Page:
Our roadmap at “Life Science Inc” ended up looking like this after its many iterations. I’m of the mindset that it’s important to keep it to one page even if it gets a little cluttered. Management needs that “snapshot” of where the system is headed, and one page keeps it simple.

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So let’s break this down. We decided on a 5-year outlook. At “Life Science Inc” we supported 3 organizations that used Maximo. So, to help keep things clear, we color-coded each one to the organization it related to. By the way, in case it isn’t obvious, I changed some text on this roadmap to protect the identify of my former company. 

Everything starts with basic support, so that’s how we decided to start the roadmap. Our first row laid out some of the basic things that IT and engineering’s Maximo program management do to support the system. A common element in this section was support of new buildings or companies being purchased whose data needed to be loaded into the system. Also, business units would sometimes split and that caused requests for us to restructure data en masse (one owner group might split into two different ones, for example). This is all good information for management to be aware of, as this type of support takes valuable time away from other efforts.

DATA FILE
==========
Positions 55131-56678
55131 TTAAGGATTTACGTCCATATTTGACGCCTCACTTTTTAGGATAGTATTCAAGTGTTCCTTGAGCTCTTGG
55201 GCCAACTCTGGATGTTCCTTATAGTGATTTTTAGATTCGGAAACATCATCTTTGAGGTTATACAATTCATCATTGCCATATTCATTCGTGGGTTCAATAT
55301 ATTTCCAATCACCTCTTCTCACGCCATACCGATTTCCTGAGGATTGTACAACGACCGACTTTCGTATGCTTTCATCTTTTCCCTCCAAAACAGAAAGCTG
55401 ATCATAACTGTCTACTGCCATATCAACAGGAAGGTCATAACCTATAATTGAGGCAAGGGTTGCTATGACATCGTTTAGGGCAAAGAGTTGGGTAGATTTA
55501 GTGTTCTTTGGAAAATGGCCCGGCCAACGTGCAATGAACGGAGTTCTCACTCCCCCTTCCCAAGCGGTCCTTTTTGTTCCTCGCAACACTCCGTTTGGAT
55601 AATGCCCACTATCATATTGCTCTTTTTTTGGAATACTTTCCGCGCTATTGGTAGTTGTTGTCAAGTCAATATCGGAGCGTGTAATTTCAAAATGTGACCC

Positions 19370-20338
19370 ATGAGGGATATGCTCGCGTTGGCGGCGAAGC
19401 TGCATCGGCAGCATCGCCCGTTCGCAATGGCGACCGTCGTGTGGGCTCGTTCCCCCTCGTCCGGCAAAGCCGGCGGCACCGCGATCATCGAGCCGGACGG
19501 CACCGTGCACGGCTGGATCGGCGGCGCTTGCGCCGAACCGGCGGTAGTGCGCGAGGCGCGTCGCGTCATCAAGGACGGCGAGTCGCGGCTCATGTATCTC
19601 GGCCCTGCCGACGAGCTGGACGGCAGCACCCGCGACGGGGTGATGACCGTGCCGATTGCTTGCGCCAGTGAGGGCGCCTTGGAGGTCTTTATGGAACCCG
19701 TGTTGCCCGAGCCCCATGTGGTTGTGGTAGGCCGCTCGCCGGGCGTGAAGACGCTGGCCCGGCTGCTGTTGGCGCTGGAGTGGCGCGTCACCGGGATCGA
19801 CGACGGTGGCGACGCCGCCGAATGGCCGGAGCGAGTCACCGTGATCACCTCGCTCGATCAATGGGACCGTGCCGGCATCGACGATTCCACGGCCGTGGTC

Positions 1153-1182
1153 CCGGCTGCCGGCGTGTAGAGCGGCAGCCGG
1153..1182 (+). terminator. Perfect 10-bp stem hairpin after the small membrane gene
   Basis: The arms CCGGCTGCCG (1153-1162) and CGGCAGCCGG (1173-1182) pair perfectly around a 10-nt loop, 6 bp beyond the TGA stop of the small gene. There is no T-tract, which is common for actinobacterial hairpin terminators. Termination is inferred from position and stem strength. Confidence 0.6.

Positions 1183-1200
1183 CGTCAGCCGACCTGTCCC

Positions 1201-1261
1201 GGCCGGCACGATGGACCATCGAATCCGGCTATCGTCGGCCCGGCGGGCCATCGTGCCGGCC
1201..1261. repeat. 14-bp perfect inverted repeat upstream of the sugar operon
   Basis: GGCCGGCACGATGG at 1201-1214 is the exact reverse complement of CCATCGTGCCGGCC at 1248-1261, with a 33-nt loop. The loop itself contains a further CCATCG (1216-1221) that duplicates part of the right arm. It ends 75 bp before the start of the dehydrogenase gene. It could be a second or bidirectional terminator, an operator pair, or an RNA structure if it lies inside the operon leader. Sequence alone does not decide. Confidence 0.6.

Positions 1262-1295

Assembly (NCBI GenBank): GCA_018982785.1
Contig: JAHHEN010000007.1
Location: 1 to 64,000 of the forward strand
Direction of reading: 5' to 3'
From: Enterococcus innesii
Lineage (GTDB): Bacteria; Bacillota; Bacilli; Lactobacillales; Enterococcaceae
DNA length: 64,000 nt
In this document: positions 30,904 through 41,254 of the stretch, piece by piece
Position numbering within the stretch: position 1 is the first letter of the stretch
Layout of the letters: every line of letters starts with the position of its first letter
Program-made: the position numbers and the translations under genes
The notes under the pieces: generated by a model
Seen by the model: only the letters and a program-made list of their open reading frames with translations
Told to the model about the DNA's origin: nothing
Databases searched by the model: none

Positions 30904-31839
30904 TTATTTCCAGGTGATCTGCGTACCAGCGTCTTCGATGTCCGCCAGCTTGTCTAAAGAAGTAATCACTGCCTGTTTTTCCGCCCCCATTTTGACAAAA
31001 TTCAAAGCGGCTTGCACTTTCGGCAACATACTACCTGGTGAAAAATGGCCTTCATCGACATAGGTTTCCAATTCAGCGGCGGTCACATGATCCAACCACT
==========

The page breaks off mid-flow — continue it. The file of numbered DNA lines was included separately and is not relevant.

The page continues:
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It was no mistake that the second row titled “Internal, Infrastructure, Affects All Companies” was near the top, as this section often reflected high-priority things that had to be done before we could work on improvements to the system. This row reflected the demands coming from IT, the system-level things we had to do such as patching or upgrading the system, managing Maximo license counts, and more. All pretty high priority stuff.

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But it’s rows 3 and 4 that I really want to highlight, as these rows reflect the ongoing improvements that can really help you get value from your investment in Maximo. Let’s hit those next time! Bye for now.

About Kevin Wertz

Kevin Wertz is a Maximo consultant who is new to Interloc as of April 2023. Before that he spent 23 years at a leading biotherapeutics manufacturer supporting CMMS/EAM systems, 16 of which he supported two Maximo systems full-time as-in-house IT support. He recently completed his first project with Interloc, a successful go-live of Maximo asset and work management functionality at a Canadian natural gas supplier. Throughout his career, Kevin has led multiple Maximo implementations and technical upgrades, demonstrating expertise in system optimization and development. Kevin is also an accomplished speaker, having presented at conferences such as MaximoWorld, IBM Pulse and InterConnect (now part of the IBM Think conference), and the former Life Sciences Maximo User Group (now part of the Manufacturing Maximo Users Group). Kevin loves to write and share his passion for Maximo.